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FW: The way TV documentaries work



Greetings,

The following is forwarded to the list on behalf of Darren Naish. (Bummer
about the Eotyrannus thing at the end! ONE of these days I'm going to find a
documentarian who is interested in dinosaur EVOLUTION rather than just
functional anatomy and behavior...):

-----Original Message-----

Following on from Ken, Jim and Tom?s comments about the
way TV documentary interviews are conducted, another
observation: whenever any interviewed expert is shown
talking to a presenter, you can GUARANTEE (like, be
100% sure) that the two resulting dialogues were NOT
filmed at the same time.

It is in fact SOP for any questions or responses (e.g., head
nodding, laughing etc) to be filmed AFTER the answers
were filmed. The original interview generally lacks
structure, is generally just a rambling discussion of the
subject area, and the answers that the expert provides guides
the presenter in their eventual choice of questions.

Picture the following imaginary TV interview between a
scientist (Dr Mike Lamtrill) and a TV presenter (Mr
Mackpah). They are talking about ichthyosaurs. They are
sat opposite one another and a large skull of an ichthyosaur,
a _Temnodontosaurus_, is on the ground in front of them.
Remember: Mackpah is the TV presenter; Lamtrill is the
scientist.

----------------------------
Mackpah: Ok, we?re looking here at the ichthyosaurs, a
group of aquatic reptiles that inhabited the seas of the
Mesozoic. Mike, this structure within the orbit looks to me
like a sclerotic ring.

Lamtrill: Yes, that?s correct.
[shot of Mackpah nodding sagely, holding chin]

Mackpah: Of course sclerotic rings are seen quite widely in
animals, but I believe that in aquatic animals like
ichthyosaurs they may have helped the eye resist water
pressure? is that correct?

Lamtrill: Yes.
[shot of Mackpah nodding in a knowing sort of way]

Mackpah: Now I can see we also have elongate jaws and
sharp pointed teeth here. Does this indicate that these
animals ate? well, fish and swimming molluscs I suppose?

Lamtrill: Yes? ichthyosaurs probably used their jaws and
teeth to catch fish and swimming molluscs.

Mackpah: I can see we also have here these openings, I
believe the technical term you palaeontologists use for them
is ?supratemporal fenestrae?. Would they have functioned
in?. muscle attachment, stress dissipation, something like
that?

Lamtrill: Yes, those are the supratemporal fenestrae. As in
living animals they may have served a variety of functions.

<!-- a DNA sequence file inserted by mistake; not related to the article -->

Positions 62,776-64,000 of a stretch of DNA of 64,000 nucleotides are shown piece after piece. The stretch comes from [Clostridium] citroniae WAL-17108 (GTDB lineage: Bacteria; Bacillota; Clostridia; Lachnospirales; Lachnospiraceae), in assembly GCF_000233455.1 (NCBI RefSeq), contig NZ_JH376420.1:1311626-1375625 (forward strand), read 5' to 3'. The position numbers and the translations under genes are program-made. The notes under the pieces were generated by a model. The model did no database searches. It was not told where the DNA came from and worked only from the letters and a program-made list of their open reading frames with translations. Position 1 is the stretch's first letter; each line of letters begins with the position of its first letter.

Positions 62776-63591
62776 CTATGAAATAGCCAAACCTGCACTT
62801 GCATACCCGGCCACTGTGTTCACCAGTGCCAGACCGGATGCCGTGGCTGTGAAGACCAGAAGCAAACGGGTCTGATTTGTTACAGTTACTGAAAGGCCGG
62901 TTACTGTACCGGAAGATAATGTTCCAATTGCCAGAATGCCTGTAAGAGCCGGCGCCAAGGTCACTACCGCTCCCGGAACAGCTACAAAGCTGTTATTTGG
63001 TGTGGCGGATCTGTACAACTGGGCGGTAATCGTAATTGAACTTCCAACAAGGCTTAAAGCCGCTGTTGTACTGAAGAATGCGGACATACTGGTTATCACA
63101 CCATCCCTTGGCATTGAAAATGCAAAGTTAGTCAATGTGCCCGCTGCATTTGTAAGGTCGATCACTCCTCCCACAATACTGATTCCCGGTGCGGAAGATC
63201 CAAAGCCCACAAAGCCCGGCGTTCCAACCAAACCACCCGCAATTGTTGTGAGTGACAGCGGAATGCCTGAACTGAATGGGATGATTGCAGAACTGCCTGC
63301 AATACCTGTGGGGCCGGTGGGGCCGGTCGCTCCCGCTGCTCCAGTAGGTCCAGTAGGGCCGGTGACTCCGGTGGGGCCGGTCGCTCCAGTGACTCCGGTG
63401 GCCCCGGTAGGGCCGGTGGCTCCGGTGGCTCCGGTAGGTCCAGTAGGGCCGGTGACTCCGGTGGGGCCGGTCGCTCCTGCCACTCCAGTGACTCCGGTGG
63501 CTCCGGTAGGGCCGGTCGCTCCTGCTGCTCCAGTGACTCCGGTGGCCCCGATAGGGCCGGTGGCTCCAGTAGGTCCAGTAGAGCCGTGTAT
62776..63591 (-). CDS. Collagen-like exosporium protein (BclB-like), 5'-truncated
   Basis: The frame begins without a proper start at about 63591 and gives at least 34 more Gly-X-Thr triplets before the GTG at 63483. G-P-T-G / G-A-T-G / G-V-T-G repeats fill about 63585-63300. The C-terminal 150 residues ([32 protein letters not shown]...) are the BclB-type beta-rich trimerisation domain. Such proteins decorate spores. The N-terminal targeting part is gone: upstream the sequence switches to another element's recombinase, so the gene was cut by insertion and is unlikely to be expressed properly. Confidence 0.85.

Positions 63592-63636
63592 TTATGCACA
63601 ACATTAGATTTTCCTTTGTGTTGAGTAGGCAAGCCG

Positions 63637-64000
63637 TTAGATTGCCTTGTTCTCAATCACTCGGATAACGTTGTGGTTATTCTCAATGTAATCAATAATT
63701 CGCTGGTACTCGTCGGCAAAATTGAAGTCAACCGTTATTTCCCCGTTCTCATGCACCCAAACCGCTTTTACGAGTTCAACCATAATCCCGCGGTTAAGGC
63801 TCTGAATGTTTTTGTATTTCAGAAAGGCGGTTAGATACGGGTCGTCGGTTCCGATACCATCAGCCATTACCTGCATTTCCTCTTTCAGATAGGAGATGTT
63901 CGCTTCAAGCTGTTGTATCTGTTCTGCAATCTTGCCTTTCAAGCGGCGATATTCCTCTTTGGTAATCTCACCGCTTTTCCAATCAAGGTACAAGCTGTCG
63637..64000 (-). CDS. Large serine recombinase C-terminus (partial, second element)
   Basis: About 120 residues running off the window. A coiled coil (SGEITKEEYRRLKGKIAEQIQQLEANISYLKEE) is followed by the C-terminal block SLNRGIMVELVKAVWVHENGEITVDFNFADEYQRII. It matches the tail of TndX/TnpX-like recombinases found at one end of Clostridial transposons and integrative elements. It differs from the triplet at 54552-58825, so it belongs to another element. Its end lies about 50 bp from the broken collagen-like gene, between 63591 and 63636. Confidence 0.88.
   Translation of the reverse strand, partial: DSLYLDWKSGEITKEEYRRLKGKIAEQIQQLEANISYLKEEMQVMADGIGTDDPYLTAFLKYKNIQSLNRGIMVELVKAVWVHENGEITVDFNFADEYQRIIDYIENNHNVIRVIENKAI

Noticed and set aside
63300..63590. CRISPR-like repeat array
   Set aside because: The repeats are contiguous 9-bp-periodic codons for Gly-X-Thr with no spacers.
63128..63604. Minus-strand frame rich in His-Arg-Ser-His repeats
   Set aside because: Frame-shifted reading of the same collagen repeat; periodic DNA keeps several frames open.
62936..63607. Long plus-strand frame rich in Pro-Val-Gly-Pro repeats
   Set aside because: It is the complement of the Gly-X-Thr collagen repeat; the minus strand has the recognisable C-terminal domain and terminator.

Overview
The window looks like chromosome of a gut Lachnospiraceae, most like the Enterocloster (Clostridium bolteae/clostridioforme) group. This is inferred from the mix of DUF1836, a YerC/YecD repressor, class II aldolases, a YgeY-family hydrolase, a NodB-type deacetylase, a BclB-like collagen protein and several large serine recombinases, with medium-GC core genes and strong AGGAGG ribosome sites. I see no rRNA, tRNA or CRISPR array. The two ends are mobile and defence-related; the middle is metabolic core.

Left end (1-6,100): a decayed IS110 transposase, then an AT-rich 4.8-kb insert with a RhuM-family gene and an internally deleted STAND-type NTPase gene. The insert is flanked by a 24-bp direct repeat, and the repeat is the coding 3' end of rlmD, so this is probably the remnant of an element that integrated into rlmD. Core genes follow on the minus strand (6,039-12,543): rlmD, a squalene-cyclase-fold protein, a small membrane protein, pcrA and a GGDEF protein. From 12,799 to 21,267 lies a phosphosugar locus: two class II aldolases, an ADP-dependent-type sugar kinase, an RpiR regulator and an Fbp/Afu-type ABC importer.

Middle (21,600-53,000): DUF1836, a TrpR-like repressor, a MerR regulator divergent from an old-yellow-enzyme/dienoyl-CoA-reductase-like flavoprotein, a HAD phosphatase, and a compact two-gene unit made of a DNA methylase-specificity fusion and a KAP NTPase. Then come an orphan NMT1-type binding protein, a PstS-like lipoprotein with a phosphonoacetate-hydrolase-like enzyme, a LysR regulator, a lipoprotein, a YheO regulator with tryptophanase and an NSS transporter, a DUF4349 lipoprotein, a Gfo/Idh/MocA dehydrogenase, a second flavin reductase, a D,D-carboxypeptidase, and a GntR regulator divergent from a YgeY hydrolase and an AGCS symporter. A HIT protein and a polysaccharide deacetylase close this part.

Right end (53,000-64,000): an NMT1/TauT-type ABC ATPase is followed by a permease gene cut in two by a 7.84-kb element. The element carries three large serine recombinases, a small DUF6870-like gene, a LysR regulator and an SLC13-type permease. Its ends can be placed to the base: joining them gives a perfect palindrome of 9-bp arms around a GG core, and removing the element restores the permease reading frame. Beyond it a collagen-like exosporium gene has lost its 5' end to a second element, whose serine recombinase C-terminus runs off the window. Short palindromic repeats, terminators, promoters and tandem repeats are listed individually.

----------------------------

Of course the benefit of recording the questions _after_ the
answers have been given is quite obvious. The original
interview ? the one that really happened, and the one that
you won?t see on TV ? really went like this?.

----------------------------
Mackpah: So, tell us about ... what are they called? These
fish lizards.

Lamtrill: They?re properly called ichthyosaurs, they were
aquatic reptiles that inhabited the seas of the Mesozoic.

Mackpah: Now tell us about this ichthyosaur skull we have
with us here.

Lamtrill: Yes, like most ichthyosaurs you can see this
animal had elongate jaws and sharp pointed teeth.
Ichthyosaurs probably used their jaws and teeth to catch fish
and swimming molluscs. Another typical ichthyosaur trait
are these huge orbits, or eye sockets: these indicate that
ichthyosaurs had huge eyes, and they probably had
excellent vision, so they could hunt in dark waters, or in
waters where there was a lot of plankton or disturbed silt.
Another characteristic features are these ring-like structures
called sclerotic rings.

Mackpah: Clarotic? what?

Lamtrill: Yes, err? sclerotic rings. Each ring is composed
of many separate bones called sclerotic plates. Lots of
animals have sclerotic rings but in ichthyosaurs the rings are
made of particularly thick bone and it may be that they
helped the eyeball resist pressure at depth, or something like
that.

Mackpah: And what are these? hole things here?
[he points to the supratemporal fenestrae]

Lamtrill: Yes, those are the supratemporal fenestrae: they?re
not unique to ichthyosaurs but are seen widely in reptiles
and other vertebrates. As in living animals they may have
served a variety of functions: certain jaw muscles are
attached to the edges of the fenestrae, and they may have
assisted in stress dissipation at the back of the skull.

Mackpah: Ok, that should be enough. It?s about lunch time.
----------------------------

Am I cynical, or just experienced?

For the record, the BBC people doing the tyrannosaur
programme were (on Tom?s advice) going to be doing a bit
on _Eotyrannus_, and I was to be involved. Alas, they
dropped it. Story of my life.


--
Darren Naish
School of Earth & Environmental Sciences
University of Portsmouth UK, PO1 3QL

email: darren.naish@port.ac.uk
tel: 023 92846045

----------------------


                Thomas R. Holtz, Jr.
                Vertebrate Paleontologist
Department of Geology           Director, Earth, Life & Time Program
University of Maryland          College Park Scholars
                College Park, MD  20742
http://www.geol.umd.edu/~tholtz/tholtz.htm
http://www.geol.umd.edu/~jmerck/eltsite
Phone:  301-405-4084    Email:  tholtz@geol.umd.edu
Fax (Geol):  301-314-9661       Fax (CPS-ELT): 301-405-0796